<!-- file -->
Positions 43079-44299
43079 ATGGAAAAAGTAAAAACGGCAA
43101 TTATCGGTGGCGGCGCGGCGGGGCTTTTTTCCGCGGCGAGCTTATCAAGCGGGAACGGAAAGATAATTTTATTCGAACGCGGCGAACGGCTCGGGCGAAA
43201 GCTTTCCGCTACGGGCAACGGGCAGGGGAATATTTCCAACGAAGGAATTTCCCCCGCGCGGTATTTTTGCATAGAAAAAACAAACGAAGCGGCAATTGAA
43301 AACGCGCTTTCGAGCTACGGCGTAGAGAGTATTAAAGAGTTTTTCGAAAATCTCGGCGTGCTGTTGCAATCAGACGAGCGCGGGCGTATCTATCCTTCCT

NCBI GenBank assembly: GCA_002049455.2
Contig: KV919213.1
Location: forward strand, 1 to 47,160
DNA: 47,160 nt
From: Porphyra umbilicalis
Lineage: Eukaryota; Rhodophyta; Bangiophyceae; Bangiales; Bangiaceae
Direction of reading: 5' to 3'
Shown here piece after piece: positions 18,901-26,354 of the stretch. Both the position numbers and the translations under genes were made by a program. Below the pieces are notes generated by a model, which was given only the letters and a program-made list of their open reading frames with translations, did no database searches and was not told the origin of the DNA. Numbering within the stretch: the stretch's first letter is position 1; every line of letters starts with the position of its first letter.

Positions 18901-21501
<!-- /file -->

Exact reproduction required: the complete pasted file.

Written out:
Positions 43079-44299
43079 ATGGAAAAAGTAAAAACGGCAA
43101 TTATCGGTGGCGGCGCGGCGGGGCTTTTTTCCGCGGCGAGCTTATCAAGCGGGAACGGAAAGATAATTTTATTCGAACGCGGCGAACGGCTCGGGCGAAA
43201 GCTTTCCGCTACGGGCAACGGGCAGGGGAATATTTCCAACGAAGGAATTTCCCCCGCGCGGTATTTTTGCATAGAAAAAACAAACGAAGCGGCAATTGAA
43301 AACGCGCTTTCGAGCTACGGCGTAGAGAGTATTAAAGAGTTTTTCGAAAATCTCGGCGTGCTGTTGCAATCAGACGAGCGCGGGCGTATCTATCCTTCCT

NCBI GenBank assembly: GCA_002049455.2
Contig: KV919213.1
Location: forward strand, 1 to 47,160
DNA: 47,160 nt
From: Porphyra umbilicalis
Lineage: Eukaryota; Rhodophyta; Bangiophyceae; Bangiales; Bangiaceae
Direction of reading: 5' to 3'
Shown here piece after piece: positions 18,901-26,354 of the stretch. Both the position numbers and the translations under genes were made by a program. Below the pieces are notes generated by a model, which was given only the letters and a program-made list of their open reading frames with translations, did no database searches and was not told the origin of the DNA. Numbering within the stretch: the stretch's first letter is position 1; every line of letters starts with the position of its first letter.

Positions 18901-21501